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State Cites 21 Flint Schools: Lagging MEAP Scores Put Them on Failing List

Flint - Nearly 60 percent of Flint's elementary and middle schools are on a state list of schools failing to make enough progress on test scores.

Some of the schools could lose their principal or teachers this school year as part of consequences tied to the federal No Child Left Behind Act.

The state has identified 21 of 36 Flint elementary and middle schools as needing improvement on Michigan Educational Assessment Program test scores in math, reading or both.
Area school districts got letters from the state this week telling them if they had buildings on the so-called failing school list.
Flint is the first local district to divulge it has buildings on the list. . . .

Eight Flint schools - Brownell, Civic Park, Garfield-Edison and Summerfield elementary schools; Johnson Academy; and Whittier Middle School - could face the harshest of the sanctions, which is having the state, a charter school or management company take over the buildings.

Flint administrators said they don't like schools being judged on one test, but they will do everything they can to comply with the law, improve the scores and avoid a takeover.

"It's not fair to place this much pressure on schools to produce when we don't have control over all the issues involved," said Linda Thompson, co-chief of schools.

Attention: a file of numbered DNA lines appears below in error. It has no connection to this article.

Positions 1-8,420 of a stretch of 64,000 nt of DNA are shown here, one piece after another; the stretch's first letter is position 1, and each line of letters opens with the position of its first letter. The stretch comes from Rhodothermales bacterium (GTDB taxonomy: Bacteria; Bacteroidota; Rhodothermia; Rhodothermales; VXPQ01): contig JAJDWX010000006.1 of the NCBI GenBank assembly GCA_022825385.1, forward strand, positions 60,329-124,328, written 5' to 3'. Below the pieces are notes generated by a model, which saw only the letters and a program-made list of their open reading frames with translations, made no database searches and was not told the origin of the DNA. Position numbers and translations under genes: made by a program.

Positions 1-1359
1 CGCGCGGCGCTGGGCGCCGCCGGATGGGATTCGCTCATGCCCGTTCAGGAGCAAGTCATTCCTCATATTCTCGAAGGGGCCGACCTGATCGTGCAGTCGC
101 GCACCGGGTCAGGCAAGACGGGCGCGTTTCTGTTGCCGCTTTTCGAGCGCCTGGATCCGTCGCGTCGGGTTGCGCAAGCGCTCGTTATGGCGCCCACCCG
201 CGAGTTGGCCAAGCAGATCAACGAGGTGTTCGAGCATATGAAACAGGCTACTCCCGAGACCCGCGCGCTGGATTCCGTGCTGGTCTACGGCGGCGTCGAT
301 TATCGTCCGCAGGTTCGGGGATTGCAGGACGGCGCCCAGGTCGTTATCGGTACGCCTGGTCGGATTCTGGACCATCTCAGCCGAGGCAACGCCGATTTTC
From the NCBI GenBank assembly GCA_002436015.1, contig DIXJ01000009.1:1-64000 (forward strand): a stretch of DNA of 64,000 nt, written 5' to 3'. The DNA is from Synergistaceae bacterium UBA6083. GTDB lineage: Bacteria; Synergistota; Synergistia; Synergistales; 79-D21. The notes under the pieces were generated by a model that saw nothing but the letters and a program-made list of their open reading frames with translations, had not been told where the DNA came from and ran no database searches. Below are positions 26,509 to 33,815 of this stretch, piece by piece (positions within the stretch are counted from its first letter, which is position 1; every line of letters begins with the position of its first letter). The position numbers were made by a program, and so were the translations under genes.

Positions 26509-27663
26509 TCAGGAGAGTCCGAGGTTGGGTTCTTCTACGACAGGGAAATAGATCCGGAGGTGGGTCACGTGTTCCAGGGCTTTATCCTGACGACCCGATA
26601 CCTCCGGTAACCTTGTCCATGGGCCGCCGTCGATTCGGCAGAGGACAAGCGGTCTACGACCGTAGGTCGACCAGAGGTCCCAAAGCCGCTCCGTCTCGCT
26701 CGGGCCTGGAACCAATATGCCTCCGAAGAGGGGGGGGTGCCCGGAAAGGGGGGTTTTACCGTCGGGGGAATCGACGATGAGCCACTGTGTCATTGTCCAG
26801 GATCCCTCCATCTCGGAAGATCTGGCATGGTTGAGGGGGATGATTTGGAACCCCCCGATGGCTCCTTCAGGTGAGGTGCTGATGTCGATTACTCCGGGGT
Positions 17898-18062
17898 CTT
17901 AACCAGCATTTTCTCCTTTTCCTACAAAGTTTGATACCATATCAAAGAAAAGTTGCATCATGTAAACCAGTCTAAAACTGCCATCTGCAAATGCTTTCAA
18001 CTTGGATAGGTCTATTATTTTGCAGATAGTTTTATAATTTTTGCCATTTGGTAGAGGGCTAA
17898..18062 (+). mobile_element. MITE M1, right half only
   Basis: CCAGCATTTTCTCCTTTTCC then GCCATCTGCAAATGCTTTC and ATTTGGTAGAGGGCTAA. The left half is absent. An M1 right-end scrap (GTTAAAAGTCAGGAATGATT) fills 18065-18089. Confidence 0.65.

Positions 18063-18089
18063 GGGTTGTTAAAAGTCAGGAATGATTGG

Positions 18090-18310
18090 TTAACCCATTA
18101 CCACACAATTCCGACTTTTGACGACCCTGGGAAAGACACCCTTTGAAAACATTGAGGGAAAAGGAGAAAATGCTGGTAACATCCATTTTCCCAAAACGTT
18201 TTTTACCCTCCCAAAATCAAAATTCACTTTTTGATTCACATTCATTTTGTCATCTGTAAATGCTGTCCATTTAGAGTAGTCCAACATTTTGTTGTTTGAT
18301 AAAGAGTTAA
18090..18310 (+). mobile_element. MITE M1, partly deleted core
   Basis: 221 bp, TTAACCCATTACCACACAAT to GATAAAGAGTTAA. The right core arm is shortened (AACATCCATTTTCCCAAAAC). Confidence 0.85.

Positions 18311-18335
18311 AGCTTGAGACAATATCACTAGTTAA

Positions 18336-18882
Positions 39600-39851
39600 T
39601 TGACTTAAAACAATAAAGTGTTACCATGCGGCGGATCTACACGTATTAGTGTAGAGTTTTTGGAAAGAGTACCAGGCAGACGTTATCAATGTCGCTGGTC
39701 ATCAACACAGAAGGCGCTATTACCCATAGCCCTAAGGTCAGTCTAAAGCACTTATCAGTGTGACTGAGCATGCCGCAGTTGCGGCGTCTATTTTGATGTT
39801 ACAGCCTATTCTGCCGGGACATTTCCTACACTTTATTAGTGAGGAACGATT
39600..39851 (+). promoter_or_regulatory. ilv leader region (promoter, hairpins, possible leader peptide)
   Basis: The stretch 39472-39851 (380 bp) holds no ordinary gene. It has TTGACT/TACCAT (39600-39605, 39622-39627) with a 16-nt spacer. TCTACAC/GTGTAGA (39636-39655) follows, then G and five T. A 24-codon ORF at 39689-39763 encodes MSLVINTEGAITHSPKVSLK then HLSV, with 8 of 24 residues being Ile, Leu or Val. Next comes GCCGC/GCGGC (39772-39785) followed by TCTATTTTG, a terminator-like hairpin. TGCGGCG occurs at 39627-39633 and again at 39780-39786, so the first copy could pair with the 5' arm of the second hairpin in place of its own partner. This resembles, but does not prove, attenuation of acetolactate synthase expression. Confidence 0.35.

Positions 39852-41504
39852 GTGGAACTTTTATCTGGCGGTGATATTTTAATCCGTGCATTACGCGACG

"Nothing in this holds parents accountable," said Eugene Rutledge, chief of academics for the district. "It's all, What are the schools going to do,' but we only have the children six hours a day.'"

Parents at 19 of the 21 schools will get letters later this month telling them they can transfer their students to higher-performing schools in the district.

If a high-performing school is at or near capacity, the students with the lowest test scores and family income will be first in line for any openings.

Knowing the sanctions were coming, school officials budgeted about $750,000 for additional busing, $818,000 for additional services to students at failing schools and $747,000 for teacher training.

Fewer than 400 of the state's 2,800 elementary and middle schools are likely to be labeled as not making adequate yearly progress, said T.J. Bucholz, spokesman for the state Department of Education.

The schools were measured on MEAP test scores given to fourth-graders and seventh-graders in reading and math. High schools were not measured this year.

Of Flint's 21 failing schools, four - Dort, Freeman, Holmes and Williams-Edison elementaries - may be removed if scores from MEAP tests taken earlier this year are improved enough to meet the state threshold.
In July, schools got a federal report listing failing schools, but the state has since lowered the standards so fewer schools are considered failing.

The earlier list had 84 local schools, including 35 in Flint and some schools in such high-achieving districts as Grand Blanc, Flushing and Fenton.

Flint school officials, principals, staff members and parents will form plans on how to improve their schools and submit them to the state by mid-May, said Linda Caine-Smith, co-chief of schools for the district.

The plans could include offering free before- or after-school tutoring, bringing in outside education consultants and giving teachers more training.

School administrators are concerned no funding is tied to the new requirements.

"Urban centers need additional funding and support to help us with many students who start the academic race three miles behind," Cain-Smith said. "We can make it to the finish line, but we need help."

— Matt Bach
State cites 21 Flint Schools: Lagging MEAP Scores Put Them on Failing List
Flint Journal
April 5, 2003


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